Retail giant Amazon says it will build its own coronavirus testing lab to monitor the health of its staff.
Cases of Covid-19 have been reported at more than 50 Amazon facilities across the US. Some have involved multiple infected workers.
The company said it had assembled a team to build its own “incremental testing capacity”.
Amazon staff have previously criticised the firm over its response to the coronavirus pandemic.
In March, Amazon fired a New York warehouse worker who organised a protest over a lack of safety precautions taken by the company.
Later, a memo from a meeting of Amazon executives was leaked. It said: “We should spend the first part of our response strongly laying out the case for why the organiser’s conduct was immoral, unacceptable, arguably illegal, in detail, and only then follow with our usual talking points about worker safety.”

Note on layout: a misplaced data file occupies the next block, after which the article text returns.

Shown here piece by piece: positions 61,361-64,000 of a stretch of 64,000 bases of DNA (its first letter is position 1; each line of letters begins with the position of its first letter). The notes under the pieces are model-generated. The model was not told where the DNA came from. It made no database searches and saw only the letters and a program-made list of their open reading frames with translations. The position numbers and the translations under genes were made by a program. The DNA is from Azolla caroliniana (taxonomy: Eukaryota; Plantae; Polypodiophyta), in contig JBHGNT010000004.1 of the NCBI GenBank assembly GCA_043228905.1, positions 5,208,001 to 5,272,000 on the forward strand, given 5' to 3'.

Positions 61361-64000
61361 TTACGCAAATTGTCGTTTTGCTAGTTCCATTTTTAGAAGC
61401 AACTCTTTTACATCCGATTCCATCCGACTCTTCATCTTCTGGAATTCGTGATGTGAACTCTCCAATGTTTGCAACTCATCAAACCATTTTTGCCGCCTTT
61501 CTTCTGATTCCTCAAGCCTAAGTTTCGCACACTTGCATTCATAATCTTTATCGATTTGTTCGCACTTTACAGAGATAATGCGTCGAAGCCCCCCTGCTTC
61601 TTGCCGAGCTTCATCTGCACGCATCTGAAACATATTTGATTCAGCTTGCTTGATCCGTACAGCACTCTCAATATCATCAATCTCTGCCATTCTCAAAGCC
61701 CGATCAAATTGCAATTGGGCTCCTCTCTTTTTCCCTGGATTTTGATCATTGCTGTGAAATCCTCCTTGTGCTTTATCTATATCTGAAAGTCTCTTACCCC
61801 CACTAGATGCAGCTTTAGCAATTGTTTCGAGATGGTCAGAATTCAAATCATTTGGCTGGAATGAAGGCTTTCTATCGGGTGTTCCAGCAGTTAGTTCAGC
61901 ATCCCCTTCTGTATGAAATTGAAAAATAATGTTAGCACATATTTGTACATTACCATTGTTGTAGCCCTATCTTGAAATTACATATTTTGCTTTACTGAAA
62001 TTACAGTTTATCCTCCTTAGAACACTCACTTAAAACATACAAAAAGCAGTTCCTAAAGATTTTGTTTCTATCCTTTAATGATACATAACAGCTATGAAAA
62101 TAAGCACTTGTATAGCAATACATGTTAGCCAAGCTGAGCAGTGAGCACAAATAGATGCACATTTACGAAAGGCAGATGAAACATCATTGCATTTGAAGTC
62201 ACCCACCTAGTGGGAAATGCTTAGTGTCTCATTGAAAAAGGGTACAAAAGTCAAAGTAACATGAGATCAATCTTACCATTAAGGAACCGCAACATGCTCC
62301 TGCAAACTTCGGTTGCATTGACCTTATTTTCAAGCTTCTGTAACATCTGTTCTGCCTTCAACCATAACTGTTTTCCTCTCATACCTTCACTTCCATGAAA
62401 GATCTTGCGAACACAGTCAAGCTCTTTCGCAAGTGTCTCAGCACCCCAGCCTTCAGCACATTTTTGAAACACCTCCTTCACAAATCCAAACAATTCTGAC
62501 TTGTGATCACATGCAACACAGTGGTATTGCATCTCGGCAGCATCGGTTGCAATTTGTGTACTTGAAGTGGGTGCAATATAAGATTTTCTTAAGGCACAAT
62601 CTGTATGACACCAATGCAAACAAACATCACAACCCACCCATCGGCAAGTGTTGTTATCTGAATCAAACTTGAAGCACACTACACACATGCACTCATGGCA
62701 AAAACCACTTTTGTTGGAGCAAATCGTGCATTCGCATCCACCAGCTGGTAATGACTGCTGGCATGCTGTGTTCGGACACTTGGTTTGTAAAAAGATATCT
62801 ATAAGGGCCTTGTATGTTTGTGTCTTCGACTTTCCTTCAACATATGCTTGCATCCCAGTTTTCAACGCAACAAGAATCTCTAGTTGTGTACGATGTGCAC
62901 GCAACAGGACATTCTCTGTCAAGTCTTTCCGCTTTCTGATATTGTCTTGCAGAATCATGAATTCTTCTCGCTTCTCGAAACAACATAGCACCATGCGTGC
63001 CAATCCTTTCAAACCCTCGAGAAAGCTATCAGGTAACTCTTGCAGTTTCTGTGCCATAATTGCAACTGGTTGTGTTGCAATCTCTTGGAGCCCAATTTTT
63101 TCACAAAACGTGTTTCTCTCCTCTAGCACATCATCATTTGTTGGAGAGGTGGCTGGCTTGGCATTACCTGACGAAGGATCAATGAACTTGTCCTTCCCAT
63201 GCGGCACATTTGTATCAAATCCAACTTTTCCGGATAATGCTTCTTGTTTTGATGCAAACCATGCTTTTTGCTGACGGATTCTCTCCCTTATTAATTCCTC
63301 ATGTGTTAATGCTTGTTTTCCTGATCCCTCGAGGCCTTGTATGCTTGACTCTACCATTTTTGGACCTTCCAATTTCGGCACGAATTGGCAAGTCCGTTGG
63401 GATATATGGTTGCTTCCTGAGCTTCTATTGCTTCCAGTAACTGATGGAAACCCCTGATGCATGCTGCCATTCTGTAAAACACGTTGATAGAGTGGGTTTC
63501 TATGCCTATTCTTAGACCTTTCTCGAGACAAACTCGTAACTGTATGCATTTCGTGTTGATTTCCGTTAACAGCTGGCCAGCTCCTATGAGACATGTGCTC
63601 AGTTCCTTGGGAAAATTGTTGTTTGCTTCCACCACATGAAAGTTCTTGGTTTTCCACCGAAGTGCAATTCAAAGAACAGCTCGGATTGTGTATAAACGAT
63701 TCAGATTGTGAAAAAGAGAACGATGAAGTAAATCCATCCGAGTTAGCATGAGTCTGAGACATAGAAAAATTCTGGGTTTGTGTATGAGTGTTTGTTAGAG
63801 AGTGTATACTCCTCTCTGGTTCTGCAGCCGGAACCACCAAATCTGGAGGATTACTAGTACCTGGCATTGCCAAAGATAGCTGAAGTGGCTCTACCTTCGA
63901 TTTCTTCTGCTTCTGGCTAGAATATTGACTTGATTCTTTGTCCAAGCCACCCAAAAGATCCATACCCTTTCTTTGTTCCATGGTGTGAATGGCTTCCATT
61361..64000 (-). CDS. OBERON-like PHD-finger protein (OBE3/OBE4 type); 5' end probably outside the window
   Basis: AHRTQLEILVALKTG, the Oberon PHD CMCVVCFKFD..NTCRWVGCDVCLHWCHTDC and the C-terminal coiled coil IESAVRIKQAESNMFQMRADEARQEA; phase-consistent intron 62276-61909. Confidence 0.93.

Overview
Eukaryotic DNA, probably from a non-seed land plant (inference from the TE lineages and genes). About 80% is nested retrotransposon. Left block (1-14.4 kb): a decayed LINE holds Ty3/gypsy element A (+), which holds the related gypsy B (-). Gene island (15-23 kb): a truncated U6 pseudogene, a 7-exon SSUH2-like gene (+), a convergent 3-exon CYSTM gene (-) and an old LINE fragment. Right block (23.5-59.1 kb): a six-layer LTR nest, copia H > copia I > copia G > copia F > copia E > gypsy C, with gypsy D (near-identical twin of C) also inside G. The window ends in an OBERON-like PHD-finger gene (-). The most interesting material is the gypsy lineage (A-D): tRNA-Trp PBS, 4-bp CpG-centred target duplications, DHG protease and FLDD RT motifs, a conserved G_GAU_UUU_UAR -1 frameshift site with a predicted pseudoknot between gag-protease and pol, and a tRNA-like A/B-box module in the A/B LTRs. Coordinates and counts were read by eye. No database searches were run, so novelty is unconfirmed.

Amazon blogged it had made more than 150 “significant process changes” in response to coronavirus.
“Our operations sites and grocery stores are distributing masks to employees and conducting employee temperature checks,” the company said.
“A next step might be regular testing of all employees, including those showing no symptoms. Regular testing on a global scale across all industries would both help keep people safe and help get the economy back up and running.”
The company acknowledged that testing resources were limited, so it had assembled a team of employees to develop its own facility.
“We have begun assembling the equipment we need to build our first lab and hope to start testing small numbers of our front line employees soon. We are not sure how far we will get in the relevant timeframe, but we think it’s worth trying, and we stand ready to share anything we learn with others.”
According to news site Bloomberg, at least one Amazon facility is being investigated by the US Occupational Safety and Health Administration over concerns it has not done enough to safeguard employees.
The Pennsylvania warehouse receives products from manufacturer before sending them to smaller Amazon warehouses around the US.